Kraft Dinner to remove synthetic colours by 2016, company says

ABOVE: The iconic Kraft Dinner recipe will change next year. As Sean O’Shea reports, the company is going from synthetic to natural colouring and preservatives.

TORONTO – Kraft is promising its signature macaroni and cheese dish will no longer be made with synthetic colours in Canada. Instead, Kraft Dinner’s iconic orange hue will come from natural ingredients like paprika and turmeric.

The swap to using natural ingredients is slated for the end of next year in KD Original. In the U.S., Kraft’s mac & cheese product will be free of synthetic colours and artificial preservatives and flavours – that’s already the case in Canada.

KD Smart and KD Boxed Shapes – in alphabet and underwater shapes – are already preservatives- and synthetic colouring-free in Canada. KD Original is the latest product to adjust its ingredients list.

READ MORE: 6 misconceptions about nutrition and healthy eating

Kathy Murphy, Kraft Canada’s spokesperson, told Global News the change won’t affect taste, though.

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“All of the ingredients must work together to deliver the distinctive taste, appearance and texture consumers expect and love from Kraft Dinner,” she said in an email.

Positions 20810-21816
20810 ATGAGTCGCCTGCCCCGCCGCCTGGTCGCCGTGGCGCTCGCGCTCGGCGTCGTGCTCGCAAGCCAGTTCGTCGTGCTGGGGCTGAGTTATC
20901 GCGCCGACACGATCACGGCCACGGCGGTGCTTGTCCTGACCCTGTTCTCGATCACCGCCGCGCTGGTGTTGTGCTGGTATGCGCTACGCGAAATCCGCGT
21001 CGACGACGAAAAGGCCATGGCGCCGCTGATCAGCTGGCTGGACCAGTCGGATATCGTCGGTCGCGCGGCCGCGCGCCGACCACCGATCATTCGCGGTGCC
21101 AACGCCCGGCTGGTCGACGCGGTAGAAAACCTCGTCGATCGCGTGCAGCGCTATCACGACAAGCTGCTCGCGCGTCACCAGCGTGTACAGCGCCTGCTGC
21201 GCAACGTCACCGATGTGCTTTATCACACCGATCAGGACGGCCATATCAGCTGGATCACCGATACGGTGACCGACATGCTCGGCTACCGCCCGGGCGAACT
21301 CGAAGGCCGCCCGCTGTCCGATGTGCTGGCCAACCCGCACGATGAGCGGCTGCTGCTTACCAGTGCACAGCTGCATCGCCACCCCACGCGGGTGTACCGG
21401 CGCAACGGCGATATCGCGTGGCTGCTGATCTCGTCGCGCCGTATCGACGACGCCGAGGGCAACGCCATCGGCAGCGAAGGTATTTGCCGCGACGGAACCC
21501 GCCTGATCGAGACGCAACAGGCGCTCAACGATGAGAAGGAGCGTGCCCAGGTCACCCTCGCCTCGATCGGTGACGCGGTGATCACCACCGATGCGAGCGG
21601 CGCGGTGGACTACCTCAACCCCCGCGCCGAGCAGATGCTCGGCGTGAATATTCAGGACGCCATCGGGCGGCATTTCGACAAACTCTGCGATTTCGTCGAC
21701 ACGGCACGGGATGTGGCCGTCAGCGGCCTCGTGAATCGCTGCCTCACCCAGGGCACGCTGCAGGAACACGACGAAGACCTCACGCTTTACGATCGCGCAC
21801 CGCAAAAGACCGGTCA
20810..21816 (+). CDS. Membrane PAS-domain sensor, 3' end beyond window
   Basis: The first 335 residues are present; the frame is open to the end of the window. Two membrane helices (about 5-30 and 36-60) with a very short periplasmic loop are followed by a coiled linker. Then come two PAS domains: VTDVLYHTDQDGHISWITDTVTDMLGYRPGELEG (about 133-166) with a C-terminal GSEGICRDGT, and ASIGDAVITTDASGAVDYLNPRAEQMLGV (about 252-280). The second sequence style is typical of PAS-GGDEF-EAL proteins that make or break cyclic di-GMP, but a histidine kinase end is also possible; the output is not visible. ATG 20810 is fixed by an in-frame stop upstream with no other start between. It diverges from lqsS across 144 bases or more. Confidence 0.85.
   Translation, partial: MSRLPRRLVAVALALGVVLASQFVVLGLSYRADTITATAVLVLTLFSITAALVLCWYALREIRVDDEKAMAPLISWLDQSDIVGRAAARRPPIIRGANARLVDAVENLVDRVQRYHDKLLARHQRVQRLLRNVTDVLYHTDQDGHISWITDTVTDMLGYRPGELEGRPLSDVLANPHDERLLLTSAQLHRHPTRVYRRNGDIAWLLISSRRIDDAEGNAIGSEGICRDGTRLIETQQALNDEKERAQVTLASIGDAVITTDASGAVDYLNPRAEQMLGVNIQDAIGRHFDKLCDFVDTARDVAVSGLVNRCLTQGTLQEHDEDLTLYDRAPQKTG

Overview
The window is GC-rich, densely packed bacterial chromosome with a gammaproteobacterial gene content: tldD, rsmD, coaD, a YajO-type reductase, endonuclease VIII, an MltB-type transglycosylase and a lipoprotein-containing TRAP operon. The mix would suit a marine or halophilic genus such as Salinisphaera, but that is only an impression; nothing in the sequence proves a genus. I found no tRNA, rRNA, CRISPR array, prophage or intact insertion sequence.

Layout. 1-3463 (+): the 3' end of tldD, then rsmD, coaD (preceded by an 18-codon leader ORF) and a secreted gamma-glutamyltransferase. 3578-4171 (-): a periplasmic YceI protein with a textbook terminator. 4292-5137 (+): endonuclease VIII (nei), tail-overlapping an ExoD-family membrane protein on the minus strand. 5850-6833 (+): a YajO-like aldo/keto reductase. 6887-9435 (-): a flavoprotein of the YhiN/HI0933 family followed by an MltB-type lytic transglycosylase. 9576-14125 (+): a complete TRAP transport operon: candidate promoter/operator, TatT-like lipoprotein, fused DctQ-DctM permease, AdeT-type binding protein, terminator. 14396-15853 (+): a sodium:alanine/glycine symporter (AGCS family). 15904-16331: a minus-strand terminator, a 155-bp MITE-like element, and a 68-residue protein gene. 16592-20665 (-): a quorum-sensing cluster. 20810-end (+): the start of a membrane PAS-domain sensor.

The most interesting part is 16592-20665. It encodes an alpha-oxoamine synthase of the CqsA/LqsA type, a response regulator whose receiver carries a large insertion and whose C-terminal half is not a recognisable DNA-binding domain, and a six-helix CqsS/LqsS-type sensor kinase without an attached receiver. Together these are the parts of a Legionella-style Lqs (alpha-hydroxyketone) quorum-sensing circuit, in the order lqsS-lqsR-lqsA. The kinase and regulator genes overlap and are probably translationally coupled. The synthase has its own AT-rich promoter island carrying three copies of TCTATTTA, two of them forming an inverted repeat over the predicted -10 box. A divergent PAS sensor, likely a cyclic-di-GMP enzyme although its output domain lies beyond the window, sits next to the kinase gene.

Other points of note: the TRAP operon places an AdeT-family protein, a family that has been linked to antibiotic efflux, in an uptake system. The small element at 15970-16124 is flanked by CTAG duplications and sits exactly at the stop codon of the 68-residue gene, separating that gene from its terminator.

“Our fans have made it clear they won’t settle for anything less and neither will we,” she said.

She said the preservatives-free products already existed in Canada as early as 2010 and that the company’s latest move isn’t in response to an online petition.

READ MORE: Canadians join crusade to remove orange dyes from Kraft Dinner

In March 2013, tens of thousands of Canadians joined a growing movement urging Kraft Foods to remove the controversial dyes that colour the mac and cheese dish a glowing orange in the popular comfort food.

At the centre of the controversy were Yellow #5 – also called tartrazine, and found in the Canadian product – and Yellow #6, included in the American box.

Some 365,800 people signed the petition on

Food bloggers Vani Hari and Lisa Leake began the petition after they say they discovered the dyes are already banned in many countries – The United Kingdom, Norway and Austria, for example.

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